Here is some MORE INFORMATION on Program Purpose

Return to the Model Program Introduction Page

The Three Basic Program Purposes:


© By Barry Sweeny, 1992, 1999

The following are the three major categories for induction and mentoring program purposes. How well programs are designed to accomplish all three of these purposes will determine the degree of impact those programs have on instruction and student learning. That makes purpose extremely critical!

1. ORIENTATION: to the local school, district, community, and curriculum.

Most programs address the orientation purpose, although many do not provide much more than an INITIAL orientation. What is most often ignored (tragically) is the on-going need to orient a new teacher to the curriculum through out the entire year. This includes orientation to the content, instructional strategies, resources, standards, assessments, pacing, and lots more!

This did not used to be as critical because most "curriculum" was really just the textbooks. In today's educational world of standards and engaged learning, textbooks are less the focus of instruction and the need for orientation to the district's intended curriculum is more important. This is one of the best roles for a mentor and it has a huge impact on the quality of instruction in the new teacher's classroom.


This purpose involves addressing the image of the teacher that is often in the mind of the new teacher. new teachers arrive with a conception of teaching shaped by over 14,000 hours of observing teachers at work. How closely do those earlier models match the model of teaching your district is asserting now? Through modeling and conversation the mentor must overcome any outdated images in the new teacher's mind of what a teacher is and does, and help the new teacher to learn how to meet the expectations held for the professional educator today. These expectation go far beyond what a teacher does by themselves in the classroom with students!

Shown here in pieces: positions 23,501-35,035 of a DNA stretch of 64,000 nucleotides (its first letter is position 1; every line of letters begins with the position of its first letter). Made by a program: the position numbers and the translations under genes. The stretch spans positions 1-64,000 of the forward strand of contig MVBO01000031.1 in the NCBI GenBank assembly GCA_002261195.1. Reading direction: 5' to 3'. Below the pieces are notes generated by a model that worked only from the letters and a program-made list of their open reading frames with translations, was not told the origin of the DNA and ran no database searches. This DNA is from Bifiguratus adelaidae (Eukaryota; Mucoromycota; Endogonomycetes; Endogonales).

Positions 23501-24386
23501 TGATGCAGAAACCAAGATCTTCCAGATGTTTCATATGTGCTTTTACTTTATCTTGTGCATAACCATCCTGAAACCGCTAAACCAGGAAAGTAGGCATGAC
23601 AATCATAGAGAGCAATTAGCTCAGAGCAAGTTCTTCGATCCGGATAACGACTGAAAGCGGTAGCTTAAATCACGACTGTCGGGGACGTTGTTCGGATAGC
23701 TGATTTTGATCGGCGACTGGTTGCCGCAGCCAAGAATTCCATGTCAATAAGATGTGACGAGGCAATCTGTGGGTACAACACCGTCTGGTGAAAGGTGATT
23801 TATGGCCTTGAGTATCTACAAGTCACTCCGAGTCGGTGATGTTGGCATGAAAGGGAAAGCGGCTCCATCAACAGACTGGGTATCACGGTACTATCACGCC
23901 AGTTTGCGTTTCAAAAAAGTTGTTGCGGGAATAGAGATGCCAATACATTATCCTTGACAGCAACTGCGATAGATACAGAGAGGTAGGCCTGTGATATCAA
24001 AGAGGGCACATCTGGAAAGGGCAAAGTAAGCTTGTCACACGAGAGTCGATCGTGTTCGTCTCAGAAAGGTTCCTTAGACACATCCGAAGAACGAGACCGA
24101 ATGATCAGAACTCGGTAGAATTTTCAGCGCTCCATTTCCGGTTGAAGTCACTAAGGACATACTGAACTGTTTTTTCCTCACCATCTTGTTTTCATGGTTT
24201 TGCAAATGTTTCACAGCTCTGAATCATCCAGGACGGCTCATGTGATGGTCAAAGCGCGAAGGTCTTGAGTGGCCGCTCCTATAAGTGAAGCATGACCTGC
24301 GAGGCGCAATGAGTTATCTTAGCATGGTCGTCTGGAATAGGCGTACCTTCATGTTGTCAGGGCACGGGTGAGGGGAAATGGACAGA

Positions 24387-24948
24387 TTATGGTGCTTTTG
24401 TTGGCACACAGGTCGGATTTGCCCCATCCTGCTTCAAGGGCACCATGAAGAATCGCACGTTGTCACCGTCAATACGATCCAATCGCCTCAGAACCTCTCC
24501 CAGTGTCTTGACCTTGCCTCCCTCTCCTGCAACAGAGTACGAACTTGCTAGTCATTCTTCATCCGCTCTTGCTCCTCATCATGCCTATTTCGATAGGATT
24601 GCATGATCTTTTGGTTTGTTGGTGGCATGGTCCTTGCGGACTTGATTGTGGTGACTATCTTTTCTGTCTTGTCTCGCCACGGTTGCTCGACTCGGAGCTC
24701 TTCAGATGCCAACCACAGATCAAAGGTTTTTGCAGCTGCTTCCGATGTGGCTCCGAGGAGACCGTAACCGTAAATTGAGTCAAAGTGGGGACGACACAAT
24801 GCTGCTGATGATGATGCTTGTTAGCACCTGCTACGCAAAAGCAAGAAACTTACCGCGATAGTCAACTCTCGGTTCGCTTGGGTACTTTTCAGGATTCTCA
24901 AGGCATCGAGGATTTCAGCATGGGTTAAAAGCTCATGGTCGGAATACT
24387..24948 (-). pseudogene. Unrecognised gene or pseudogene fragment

Those districts which define the purposes of their induction program as exceeding orientation usually try to address the purpose of induction into the profession and establishing effective teachers. Frequently this additional purpose is addressed by assigning a peer coaching role for mentors and training them to successfully develop these skills in themselves and in new teachers. Naturally, this increased expectation brings increased benefits to students, but comes only at an increased cost of time and resources. It is not any easy step to take effectively or to sustain over time.


The third purpose that is added to the others is that of enlisting new teachers into the on-going search that today's professional educator must undertake. The expectations for success of all learners in the increasingly diverse schools we serve, and the increasing accountability for results, requires that every teacher be constantly growing professionally. Mentors who can model this behavior and accomplish this purpose are not the good teachers who act as if they have "arrived" at a level of satisfactory practice. The best mentor is the teacher who has a high level of instructional practice, a focus on individual student success, is a continual learner and is a contributing member of a learning community, which is focused on realizing their fullest potential together. The mentor believes and lives the concept that we can accomplish more together than we can by acting separately. The task of mentoring then, is to develop new teachers who understand and accept this vision for our profession and who have the disposition and skills needed to contribute to "the search for excellence".

Very few induction programs have figured out how to make their mentoring process effective for this third purpose. Those that have are the model programs we should be visiting. This web site is dedicated to helping all induction programs accomplish this purpose. What programs need to do to attain all of these purposes is actually quite simple, but NOT EASY. If it were easy, most schools would already be learning communities.

You may print out this page as long as...

You do not sell the information.
You use the page as it prints out from the web site, retaining the following citation about the author and the header on each page.
Barry W. Sweeny, 26 W 413 Grand Ave., Wheaton, IL 60187, 630-668-2605, email at
Web site at